Cantastoria is not a terribly familiar theatrical form, but it is a legitimate one, and one that is appropriately suited to bringing the poetry of Charles Baudelaire to those of us who are bombarded daily with memes on Facebook. On the surface, “Delicious Night: Baudelaire in a Box, Episode 8” seems like it ought not to be called a theatrical production, but rather a rock concert. An ensemble of six musicians (four of who are the evening’s composers) play songs that set the French poet’s words to music. All the while Dave Buchen’s inspired artwork slowly slides past on hand-cranked rolls of white paper.
The focus here is on the words and the images that they create, both on paper and within the imagination. All the artwork and the songs are selected from Baudelaire’s masterwork, “Les Fleurs du Mal” (“The Flowers of Evil”). Each piece has merit, though some stand out above the rest. Two named after animals are quite pleasing. “The Dancing Serpent,” sung by Whitney Johnson, has a more new-age feel than some of the other pieces, its ephemeral beauty capturing the lyrics’ dreamy, sexual reverie. “The Cat,” sung by Monica Boubou, is closer to a catchy pop song, and is a suitable ode to an “amiable beast.”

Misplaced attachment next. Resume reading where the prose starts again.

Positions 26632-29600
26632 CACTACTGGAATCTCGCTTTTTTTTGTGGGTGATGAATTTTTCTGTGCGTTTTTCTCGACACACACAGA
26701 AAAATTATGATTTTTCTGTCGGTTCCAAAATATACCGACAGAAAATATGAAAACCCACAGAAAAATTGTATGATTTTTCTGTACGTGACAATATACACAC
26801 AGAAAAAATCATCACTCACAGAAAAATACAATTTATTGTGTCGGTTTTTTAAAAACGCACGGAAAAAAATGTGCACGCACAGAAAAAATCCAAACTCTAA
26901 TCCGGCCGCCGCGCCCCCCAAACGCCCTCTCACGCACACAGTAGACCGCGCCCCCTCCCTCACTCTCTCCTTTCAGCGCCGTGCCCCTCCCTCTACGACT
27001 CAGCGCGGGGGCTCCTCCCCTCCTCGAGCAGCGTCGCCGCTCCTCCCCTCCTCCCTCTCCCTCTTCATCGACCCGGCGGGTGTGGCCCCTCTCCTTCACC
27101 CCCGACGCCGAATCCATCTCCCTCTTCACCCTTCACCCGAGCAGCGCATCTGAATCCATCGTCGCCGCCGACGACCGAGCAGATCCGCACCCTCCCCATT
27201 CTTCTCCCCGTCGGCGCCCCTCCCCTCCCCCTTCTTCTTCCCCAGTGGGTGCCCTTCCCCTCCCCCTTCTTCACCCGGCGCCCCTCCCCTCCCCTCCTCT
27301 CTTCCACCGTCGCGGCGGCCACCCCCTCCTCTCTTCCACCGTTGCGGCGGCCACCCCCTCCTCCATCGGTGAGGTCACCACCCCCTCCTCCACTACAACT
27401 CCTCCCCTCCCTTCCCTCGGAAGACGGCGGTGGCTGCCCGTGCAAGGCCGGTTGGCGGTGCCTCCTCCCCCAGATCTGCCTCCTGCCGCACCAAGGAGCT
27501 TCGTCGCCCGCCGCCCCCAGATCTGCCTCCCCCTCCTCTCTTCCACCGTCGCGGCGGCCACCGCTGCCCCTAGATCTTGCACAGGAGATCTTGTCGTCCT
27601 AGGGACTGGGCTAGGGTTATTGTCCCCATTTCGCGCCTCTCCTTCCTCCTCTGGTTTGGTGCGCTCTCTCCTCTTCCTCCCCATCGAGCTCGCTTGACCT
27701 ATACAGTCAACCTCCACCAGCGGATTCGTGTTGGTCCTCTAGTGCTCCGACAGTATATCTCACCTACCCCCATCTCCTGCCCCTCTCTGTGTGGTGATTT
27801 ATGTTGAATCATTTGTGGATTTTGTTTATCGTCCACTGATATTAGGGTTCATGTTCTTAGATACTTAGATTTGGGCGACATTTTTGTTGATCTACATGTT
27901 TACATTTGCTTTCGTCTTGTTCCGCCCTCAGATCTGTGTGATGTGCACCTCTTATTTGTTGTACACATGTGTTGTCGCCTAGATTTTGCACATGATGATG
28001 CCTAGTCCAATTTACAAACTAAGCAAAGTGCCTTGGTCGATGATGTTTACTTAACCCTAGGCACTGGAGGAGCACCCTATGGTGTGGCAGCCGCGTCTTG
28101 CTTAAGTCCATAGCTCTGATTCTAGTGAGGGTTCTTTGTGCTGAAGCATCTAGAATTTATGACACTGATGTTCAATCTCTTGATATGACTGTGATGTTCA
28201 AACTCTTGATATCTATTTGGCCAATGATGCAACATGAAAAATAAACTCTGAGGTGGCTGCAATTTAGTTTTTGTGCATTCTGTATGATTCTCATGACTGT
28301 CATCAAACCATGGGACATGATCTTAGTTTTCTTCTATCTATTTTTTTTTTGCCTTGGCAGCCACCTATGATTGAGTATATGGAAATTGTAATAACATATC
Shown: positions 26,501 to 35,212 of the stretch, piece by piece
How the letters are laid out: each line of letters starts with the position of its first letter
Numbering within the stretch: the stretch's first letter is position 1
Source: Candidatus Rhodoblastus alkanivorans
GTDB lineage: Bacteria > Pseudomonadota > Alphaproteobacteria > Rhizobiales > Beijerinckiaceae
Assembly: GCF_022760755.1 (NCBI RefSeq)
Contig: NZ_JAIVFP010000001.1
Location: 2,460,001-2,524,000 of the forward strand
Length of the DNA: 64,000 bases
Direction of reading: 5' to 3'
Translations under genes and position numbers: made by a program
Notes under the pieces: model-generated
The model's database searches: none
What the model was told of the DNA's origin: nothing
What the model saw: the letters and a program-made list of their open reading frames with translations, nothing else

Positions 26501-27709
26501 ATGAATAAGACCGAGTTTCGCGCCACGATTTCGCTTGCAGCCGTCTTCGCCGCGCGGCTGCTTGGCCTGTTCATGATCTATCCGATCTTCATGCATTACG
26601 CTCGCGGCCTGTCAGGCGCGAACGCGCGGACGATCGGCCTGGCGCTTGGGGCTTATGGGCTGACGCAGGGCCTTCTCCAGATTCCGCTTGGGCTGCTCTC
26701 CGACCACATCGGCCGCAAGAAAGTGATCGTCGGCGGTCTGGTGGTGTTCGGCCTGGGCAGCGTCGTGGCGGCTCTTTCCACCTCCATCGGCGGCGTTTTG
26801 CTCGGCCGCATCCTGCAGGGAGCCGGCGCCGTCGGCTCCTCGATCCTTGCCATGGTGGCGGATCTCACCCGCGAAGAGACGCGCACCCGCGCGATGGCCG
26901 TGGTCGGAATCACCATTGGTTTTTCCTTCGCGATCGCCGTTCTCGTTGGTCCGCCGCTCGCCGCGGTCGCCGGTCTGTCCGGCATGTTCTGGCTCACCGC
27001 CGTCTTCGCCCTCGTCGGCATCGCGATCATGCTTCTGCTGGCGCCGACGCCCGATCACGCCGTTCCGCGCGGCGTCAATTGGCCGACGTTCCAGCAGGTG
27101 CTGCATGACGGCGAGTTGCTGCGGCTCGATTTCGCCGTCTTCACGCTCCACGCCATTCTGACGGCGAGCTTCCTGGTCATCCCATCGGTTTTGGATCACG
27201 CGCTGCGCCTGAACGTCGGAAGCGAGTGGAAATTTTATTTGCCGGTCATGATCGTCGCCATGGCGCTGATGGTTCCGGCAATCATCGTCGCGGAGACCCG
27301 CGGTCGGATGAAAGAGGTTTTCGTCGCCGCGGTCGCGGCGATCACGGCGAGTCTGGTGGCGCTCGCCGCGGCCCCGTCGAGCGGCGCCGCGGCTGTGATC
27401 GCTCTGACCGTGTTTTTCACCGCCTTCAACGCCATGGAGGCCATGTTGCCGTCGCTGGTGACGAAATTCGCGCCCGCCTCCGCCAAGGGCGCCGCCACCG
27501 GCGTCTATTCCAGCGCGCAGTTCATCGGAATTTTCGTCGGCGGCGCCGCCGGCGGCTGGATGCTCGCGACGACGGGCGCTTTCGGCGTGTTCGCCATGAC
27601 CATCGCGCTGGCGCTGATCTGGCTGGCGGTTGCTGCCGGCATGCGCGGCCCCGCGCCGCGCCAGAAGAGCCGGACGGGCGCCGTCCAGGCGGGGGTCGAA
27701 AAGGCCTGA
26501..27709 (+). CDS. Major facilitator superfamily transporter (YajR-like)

The translations of the poems are done by the four composers. Boubou and Johnson seemed to tackle the more whimsical pieces, while Bobby Conn and Azita Youssefi tackle the edgier and harder rocking selections.
Cantastoria, with its combination of musical storytelling and static images, reached its Western heyday back in the nineteenth century, coinciding with the rise of the Romanticism of Baudelaire’s writings. Today, the form is generally used in more avant-garde works, which, it must be said, this production is. It is simultaneously experimentally adventurous and nostalgic. It is a show that calls upon past works and past methods to create a wholly new experience that grabs our current concept of theater and shakes it up a bit. (Christopher Kidder-Mostrom)
Theater Oobleck at Old Town School of Folk Music, 4545 North Lincoln, theateroobleck.com, $15. Through October 4.